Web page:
A comprehensive urban policy in India needs to aim at the revitalization of civic bodies, reform of Municipal Administration, strengthening of the IDSMT program by making it an investment oriented on the local economy, effective implementation of employment generation program such as NRY (1989), slum improvement program including EIUS and UBSP, etc. These programs have to be operationalize in all states.
The provisions of the 74th Constitution Amendments Act should be implemented by the civic bodies in true spirit. The urban policies could directly contribute to achieve the goals of poverty alleviation and removal of unemployment and under-employment. The urban informal sector caters to the largest share of the labor force. This sector needs to be upgraded and integrated with the urban economy.
One significant fact is that the Mega cities have been growing very slowly but cater to the sizeable portion of urban population. Their age-old urban infrastructure needs to be upgraded for a healthy living. The population census of 2001, has recorded 35 metropolitan cities out of which five metropolises have brought under Mega City Project and Delhi has been treated in the framework of National Capital Region. These Mega cities are to be declared as National Cities and deserve top priority in urban planning. The remaining 29 metro cities have to absorb the increased urban population growth. The urbanization plan has to be an integral part of regional development plans as in Maharashtra State. They are the regional capitals. Urban development could be sustained only with Regional Development.
A sound urbanization policy should aim at a spatially and structurally balanced urban system having symbiotic relation with the rural settlements. There should be a cohesive rural-urban relation within the frame of rural-urban continuum and reduced rural-urban dichotomy in the human settlement system.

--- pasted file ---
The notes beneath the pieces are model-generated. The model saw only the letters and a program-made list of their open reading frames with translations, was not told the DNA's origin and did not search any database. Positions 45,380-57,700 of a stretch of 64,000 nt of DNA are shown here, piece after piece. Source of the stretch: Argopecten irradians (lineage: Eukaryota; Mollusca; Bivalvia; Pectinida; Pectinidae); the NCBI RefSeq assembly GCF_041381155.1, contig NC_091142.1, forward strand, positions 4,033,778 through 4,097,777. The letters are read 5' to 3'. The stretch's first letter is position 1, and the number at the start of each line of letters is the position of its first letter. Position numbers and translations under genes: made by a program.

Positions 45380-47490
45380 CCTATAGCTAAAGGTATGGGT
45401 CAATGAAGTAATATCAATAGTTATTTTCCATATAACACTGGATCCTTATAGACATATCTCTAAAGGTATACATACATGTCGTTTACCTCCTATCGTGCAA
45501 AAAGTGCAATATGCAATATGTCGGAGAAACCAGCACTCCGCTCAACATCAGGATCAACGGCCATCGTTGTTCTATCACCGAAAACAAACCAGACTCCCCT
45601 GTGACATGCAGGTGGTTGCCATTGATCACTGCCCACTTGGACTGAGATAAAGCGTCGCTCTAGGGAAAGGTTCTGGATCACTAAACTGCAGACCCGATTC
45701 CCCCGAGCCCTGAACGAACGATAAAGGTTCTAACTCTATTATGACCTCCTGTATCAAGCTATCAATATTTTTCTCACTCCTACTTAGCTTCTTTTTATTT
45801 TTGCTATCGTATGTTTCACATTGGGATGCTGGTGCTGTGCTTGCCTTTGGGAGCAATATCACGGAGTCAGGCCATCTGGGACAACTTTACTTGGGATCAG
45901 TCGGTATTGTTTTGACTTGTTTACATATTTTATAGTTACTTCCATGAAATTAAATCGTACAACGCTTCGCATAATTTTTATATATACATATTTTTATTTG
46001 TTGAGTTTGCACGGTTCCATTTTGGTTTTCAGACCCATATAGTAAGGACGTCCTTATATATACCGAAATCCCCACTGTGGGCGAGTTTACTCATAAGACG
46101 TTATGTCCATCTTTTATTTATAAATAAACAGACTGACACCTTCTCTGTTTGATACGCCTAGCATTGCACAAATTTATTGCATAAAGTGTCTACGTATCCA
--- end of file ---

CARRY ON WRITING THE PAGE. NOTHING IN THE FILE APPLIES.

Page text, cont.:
THE FUNDAMENTALS OF URBAN POLICY
- The poverty and social isolation of minority groups in central cities is the single most serious problem of the many cities today. It must be attacked with urgency, with a greater commitment of resources than has heretofore been the case, and with programs designed especially for this purpose.
- Economic and social forces in urban areas are not self-balancing. Imbalances in industry, transportation, housing, social services, and similar elements of urban life frequently tend to become more rather than less pronounced, and this tendency is often abetted by public policies. A concept of urban balance may be tentatively set forth: a social condition in which forces tending to produce imbalance induce counter forces that simultaneously admit change while maintaining equilibrium. It must be the constant object of federal officials whose programs affect urban areas–and there are few whose do not–to seek such equilibrium.
- At least part of the relative ineffectiveness of the efforts of urban government to respond to urban problems derives from the fragmented and obsolescent structure of urban government itself. The federal government should constantly encourage and provide incentives for the reorganization of local government in response to the reality of metropolitan conditio The objective of the federal government should be that local government be stronger and more effective, more visible, accessible, and meaningful to local inhabitants. To this end the federal government should discourage the creation of paragovernments designed to deal with special problems by evading or avoiding the jurisdiction of established local authorities, and should encourage effective decentralization.
- A primary object of federal urban policy must be to restore the fiscal vitality of urban government, with the particular object of ensuring that local governments normally have enough resources on hand or available to make local initiative in public affairs a reality.
- Federal urban policy should seek to equalize the provision of public services as among different jurisdictions in metropolitan areas.
- The federal government must assert a specific interest in the movement of people, displaced by technology or driven by poverty, from rural to urban areas, and also in the movement from densely populated central cities to suburban are
- State government has an indispensible role in the management of urban affairs, and must be supported and encouraged by the federal government in the performance of this role
- The federal government must develop and put into practice far more effective incentive systems than now exist whereby state and local governments, and private interests too, can be led to achieve the goals of federal program
- The federal government must provide more and better information concerning urban affairs, and should sponsor extensive and sustained research into urban problems.
- The federal government, by its own example, and by incentives, should seek the development of a far heightened sense of the resources of the natural environment, and the fundamental importance of aesthetics in successful urban growth.